Hospital shares effective training program on advance directives and end-of-life care.
An educational program for nurses can help address knowledge gaps related to advance health care directives (AHCDs)—thus helping to ensure that patients' wishes for care at the end of life are known and respected, reports a paper in the October/December Journal of Christian Nursing, official journal of the Nurses Christian Fellowship. The journal is published by Lippincott Williams & Wilkins, a part of Wolters Kluwer Health.
Maureen Kroning, EdD, RN, of Nyack (N.Y.) College and Good Samaritan Hospital presents her hospital's experience with developing an inservice educational program to provide nurses with needed information on advance directives. She writes, "It is vital to recognize and address problems associated with AHCD so nurses can provide competent and compassionate care."
Program meets nurses' need for knowledge on advance directives
Research shows that, while most adults want their wishes for end-of-life care response, only about one-third have completed AHCDs. Despite the growing need for advance care planning, many health care professionals lack the knowledge to teach patients about advance directives.
At the study hospital, there was a "recognized problem" with AHCD education. On admission, patients were provided with an AHCD information packet and told to ask a nurse if they had any questions. "However," Maureen Kroning writes, "nurses expressed not fully understanding AHCDs, feeling incompetent to educate patients, nor did they believe AHCD education was an important part of their role."
A subsequent survey of 49 nurses found significant deficits in knowledge regarding AHCDs, especially among less-experienced nurses. Nurses "specifically and repeatedly" addressed the need for more AHCD education.
In response, the hospital developed an AHCD inservice education program, specifically addressing the knowledge gaps uncovered by the survey and tailored to the needs of adult learners. The two-hour program included information on AHCDs and living wills, and relevant federal and state laws. In addition to lecture and discussion, the program included role-playing opportunities and questions and answers. The online version of the article includes links to the author's lecture slides and an AHCD patient booklet.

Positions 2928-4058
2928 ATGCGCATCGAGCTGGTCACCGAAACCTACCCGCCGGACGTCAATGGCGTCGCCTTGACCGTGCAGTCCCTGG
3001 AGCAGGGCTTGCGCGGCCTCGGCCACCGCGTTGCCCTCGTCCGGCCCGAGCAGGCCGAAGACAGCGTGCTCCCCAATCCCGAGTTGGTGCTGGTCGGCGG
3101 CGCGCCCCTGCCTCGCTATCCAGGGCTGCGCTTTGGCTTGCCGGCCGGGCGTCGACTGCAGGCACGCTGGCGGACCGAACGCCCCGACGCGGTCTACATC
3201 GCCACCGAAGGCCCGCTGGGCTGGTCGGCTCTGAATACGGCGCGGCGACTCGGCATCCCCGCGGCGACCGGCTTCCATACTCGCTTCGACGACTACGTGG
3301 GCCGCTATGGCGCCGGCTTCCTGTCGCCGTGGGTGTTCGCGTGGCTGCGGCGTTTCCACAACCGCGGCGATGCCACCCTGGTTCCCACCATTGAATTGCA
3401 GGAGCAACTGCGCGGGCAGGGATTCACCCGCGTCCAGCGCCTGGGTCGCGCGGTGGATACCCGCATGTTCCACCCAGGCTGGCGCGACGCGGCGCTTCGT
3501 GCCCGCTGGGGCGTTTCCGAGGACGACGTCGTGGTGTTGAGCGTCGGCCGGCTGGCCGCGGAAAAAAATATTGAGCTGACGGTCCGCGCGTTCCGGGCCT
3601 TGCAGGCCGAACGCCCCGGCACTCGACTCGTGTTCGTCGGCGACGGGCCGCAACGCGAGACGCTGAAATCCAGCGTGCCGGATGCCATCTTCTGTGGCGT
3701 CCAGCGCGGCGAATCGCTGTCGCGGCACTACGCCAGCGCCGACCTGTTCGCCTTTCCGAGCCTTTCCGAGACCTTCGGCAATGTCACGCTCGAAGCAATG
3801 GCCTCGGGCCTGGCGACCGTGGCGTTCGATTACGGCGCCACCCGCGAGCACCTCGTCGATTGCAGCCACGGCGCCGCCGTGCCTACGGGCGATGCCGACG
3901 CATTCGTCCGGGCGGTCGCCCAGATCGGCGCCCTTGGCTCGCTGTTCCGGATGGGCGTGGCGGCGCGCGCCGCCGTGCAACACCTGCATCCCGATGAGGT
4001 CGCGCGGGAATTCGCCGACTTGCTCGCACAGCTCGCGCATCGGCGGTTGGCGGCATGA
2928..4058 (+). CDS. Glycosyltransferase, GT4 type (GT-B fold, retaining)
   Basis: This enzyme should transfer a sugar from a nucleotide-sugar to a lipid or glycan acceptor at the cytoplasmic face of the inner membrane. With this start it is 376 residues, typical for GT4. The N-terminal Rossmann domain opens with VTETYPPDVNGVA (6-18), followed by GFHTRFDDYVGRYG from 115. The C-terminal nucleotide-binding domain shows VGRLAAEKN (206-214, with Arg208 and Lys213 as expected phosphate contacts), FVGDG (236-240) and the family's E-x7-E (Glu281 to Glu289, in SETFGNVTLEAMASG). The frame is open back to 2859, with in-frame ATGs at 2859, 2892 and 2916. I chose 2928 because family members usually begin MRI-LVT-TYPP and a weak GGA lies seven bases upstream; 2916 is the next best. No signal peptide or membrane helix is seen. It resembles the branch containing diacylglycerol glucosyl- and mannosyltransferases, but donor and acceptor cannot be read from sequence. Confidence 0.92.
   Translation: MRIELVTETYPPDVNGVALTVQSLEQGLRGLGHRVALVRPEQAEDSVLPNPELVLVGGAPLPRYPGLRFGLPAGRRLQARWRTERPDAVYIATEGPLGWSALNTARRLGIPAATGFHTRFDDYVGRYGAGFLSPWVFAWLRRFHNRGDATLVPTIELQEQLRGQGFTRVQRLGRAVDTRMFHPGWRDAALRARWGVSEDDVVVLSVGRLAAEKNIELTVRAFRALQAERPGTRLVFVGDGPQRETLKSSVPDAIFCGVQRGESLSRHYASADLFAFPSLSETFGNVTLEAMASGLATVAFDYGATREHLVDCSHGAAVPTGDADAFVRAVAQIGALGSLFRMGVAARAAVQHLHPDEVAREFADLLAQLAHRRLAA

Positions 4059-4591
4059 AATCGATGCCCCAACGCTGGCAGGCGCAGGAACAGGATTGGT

The educational program led to significant improvements in nurses' knowledge of AHCDs. The hospital also saw vital changes in several areas related to AHCDs, including increased awareness of the problem by hospital leadership and the desire obtain further AHCD education by nurses.
Other hospitals have been provided with and are implementing the educational intervention. Providing time for nurses to attend the program during regular work hours is a key factor in ensuring access to the in-service program.
The experience highlights the need to provide nurses with practical and relevant information about AHCDs and end-of-life care, Maureen Kroning believes. She writes, "If nurses lack the education to effectively educate, how are patients going to make desired decisions about their wishes at the end of life?" She also highlights some key issues for further research related to AHCDs, including addressing patients' distress around end-of-life care, issues surrounding healthcare team relationships, and the optimal timing of conversations with patients and families about completing an advance directive.